Tulsi Gabbard is the best candidate to defeat Donald Trump in the general election because she appeals to Independents, Libertarians, Greens and even Trump supporters more than any of the other Democratic candidates.
Here are some excerpts from a recent article about Tulsi Gabbard...
We’re now in the middle of the third and fourth Democratic primary debates—guaranteed blockbuster ratings bonanzas, where pundits of all stripes are temporarily required to give a shit about people like Steve Bullock, Seth Moulton, and John Delaney: hollow suits and campaign-cash sinkholes with exactly zero chance of winning a single delegate.
Gabbard manages to stand out among the grim procession of Michael Bennets. Between consistent anti-war messaging, willingness to buck the party line, and a mildly hypnotic presence, she’s amassed a hardened core of dedicated supporters.
Before last month’s first-round debate, few predicted that she’d walk away with one of the night’s most-discussed performances. After fact-checking Human Ball of Clay Tim Ryan and decisively condemning the American forever-war, she earned a maxed-out contribution from Jack Dorsey and emerged as the most-Googled candidate of the moment.
I had spent that night ensconced in a crowd that came ready to believe, scoping out her supporters at a pro-Tulsi debate watch party. Coordinated by “New Yorkers for Tulsi,” a small cohort of grassroots volunteers, the event drew about a hundred people to The Craic, a cozy Irish bar in Williamsburg. “We just work in parallel with the campaign,” one organizer told me, explaining that the group had gotten together to plan and register the event with Gabbard’s campaign after spending a day with the candidate at a private donor event in early June.
Indeed, I had found the watch party through Gabbard’s official campaign website, which promoted it alongside dozens of others under a “supporter events” tab—but it was also advertised on PresidentTulsiGabbard.org, a portal for “an interconnected group of individuals who seek to actively enlist, encourage and motivate a groundswell of uniquely skilled, self-motivated grassroots activists and organizers” in support of the Hawaii congresswoman. The website is run by California-based activist James Roguski, who helped coordinate the watch party, and who says he speaks with organizers from New Yorkers for Tulsi on a near-daily basis.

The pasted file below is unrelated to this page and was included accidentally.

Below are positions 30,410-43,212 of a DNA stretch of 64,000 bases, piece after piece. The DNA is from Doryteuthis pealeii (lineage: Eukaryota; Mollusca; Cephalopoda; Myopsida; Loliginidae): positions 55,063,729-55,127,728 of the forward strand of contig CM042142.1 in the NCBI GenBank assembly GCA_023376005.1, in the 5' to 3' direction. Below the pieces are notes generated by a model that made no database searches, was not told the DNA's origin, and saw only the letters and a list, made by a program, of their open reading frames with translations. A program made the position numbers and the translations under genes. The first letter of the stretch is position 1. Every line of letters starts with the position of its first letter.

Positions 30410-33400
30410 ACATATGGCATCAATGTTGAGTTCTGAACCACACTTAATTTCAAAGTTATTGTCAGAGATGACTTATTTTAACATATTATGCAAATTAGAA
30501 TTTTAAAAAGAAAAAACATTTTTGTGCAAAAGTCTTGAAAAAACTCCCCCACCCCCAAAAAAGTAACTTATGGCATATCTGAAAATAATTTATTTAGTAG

Back in Brooklyn, an hour before the June 26 debate, The Craic was humming with giddy anticipation. An organizer dispensed plastic leis, a relaxed selection of tropical button-ups peppered the crowd, and a pack of guests huddled around a corner tray of fruit kebabs—later complimented by roving pans of Hawaiian pizza—as a stream of arrivals stocked the room. Seated in the middle of the bar, a young man laughed with his friends while clutching a ukulele and sporting a white hat with a familiar slogan: “MAKE AMERICA GREAT AGAIN.”
The guy in the MAGA hat, who asked that I call him “Sam,” told me he was unlikely to vote for any Democrat in 2020, but that he’d come out with a friend who was “obsessed” with Gabbard. I mentioned that I was surprised to find a MAGA hat at a Democratic debate party, and a middle- aged man from Long Island laughed at the sentiment. “I think you’ll find a lot of invisible MAGA hats here,” he said, adding that he was a Trump supporter as well.
Almost everyone I talked to who had come for the watch party described themselves as either a current or a disaffected Trump supporter, and over the course of the night I encountered about as many “invisible MAGA hats” as I did plastic leis. An attendee and self-proclaimed Trump supporter named Kyrie tried to distill Gabbard’s appeal: “She has the most common sense out of most of [the Democrats].”
His friend Chris Ewald, one of the event’s organizers, took a stab. “She’s the strongest anti-war candidate on display,” he said, a “TULSI 2020” shirt leering from behind the lapel of a loose-fitting blazer. “She’s the most vocal candidate speaking against interventionist wars.”